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Devonshire rail bridge in Montesano would get repairs under federal grant application

A year after anti-oil train advocates documented nearly every inch of potential infrastructure problems on the Devonshire rail bridge in Montesano, the railroad is teaming up with the Port of Centralia to apply for federal funds to do major repairs on the bridge. The port district in Lewis County is teaming up with Genesee & Wyoming, the parent company of Puget Sound and Pacific Railroad, to apply for $9 million in federal funding to improve rail infrastructure between Aberdeen and Centralia. The rail line would provide nearly $3.9 million in matching funds.

The Port of Grays Harbor is supporting the grant application.

“We’ve been constantly working to improve rail infrastructure within our industrial parks, and this is a grant opportunity with the TIGER fund, in conjunction with the G&W railroad, that will improve our Centralia yard and our Park II development dramatically,” Centralia Port Director Kyle Heaton said.

If successful, the railroad would use the funds to upgrade the Wishkah rail bridge in Aberdeen, raising the speed at which trains could cross it to 25 miles per hour.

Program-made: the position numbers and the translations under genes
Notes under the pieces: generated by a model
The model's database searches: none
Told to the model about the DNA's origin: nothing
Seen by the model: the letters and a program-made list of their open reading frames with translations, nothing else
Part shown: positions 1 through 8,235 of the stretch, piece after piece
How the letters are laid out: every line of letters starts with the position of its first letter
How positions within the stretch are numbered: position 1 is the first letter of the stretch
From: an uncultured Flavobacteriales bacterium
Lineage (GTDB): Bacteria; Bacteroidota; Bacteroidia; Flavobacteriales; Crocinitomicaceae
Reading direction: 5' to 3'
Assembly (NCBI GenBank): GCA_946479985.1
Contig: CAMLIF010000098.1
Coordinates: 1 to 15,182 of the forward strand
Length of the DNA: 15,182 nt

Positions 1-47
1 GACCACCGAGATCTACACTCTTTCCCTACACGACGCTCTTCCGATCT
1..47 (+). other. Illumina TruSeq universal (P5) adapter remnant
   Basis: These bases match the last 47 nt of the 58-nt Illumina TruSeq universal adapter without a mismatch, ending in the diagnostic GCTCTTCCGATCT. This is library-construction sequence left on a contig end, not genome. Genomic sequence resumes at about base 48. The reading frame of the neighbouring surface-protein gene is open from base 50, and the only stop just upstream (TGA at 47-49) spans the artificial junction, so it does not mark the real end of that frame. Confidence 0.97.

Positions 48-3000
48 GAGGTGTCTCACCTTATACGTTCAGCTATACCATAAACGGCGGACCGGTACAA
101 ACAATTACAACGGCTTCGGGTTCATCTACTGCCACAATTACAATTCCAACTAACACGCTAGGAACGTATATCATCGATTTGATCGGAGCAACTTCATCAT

“That will allow them, obviously, to get out of your town faster,” Heaton said.

The Devonshire rail bridge in Montesano, known as “Bridge 59” in the G&W system, would also get “major renovation work,” Heaton said. The bridge crosses the Wynooche River. Advocates against the potential oil exports coming by train through the Harbor took dozens of photos that show the bridge in a deteriorated condition. In August, officials with the railroad told The Vidette that they conducted a thorough inspection of the bridge and hired an independent contractor, who agreed repairs were needed — but the bridge was safe to still use. To go faster, some repairs would be needed.

Currently, there’s a “slow order” in place reducing the speed to 10 miles per hour on the bridge. The upgrades would raise the allowable speed to 25 miles per hour.

“The rest of the track on either side is 25, so you have to slow down for that one spot,” Heaton explained.

About 8,000 feet of rail siding, or “passing track,” would be added in Montesano, G&W project manager Patrick Kerr said. That would allow one train to pass another.

“This allows us to get cars in and out of the Port (of Grays Harbor) more efficiently and better, versus getting one all the way out, then going all the way in,” Kerr said.

Overall, the objective for the grant is increasing the efficiency of the rail system for the whole area. Puget Sound & Pacific operates the short-line rail through the Centralia and Grays Harbor areas.

The Vidette contrivuted to this story.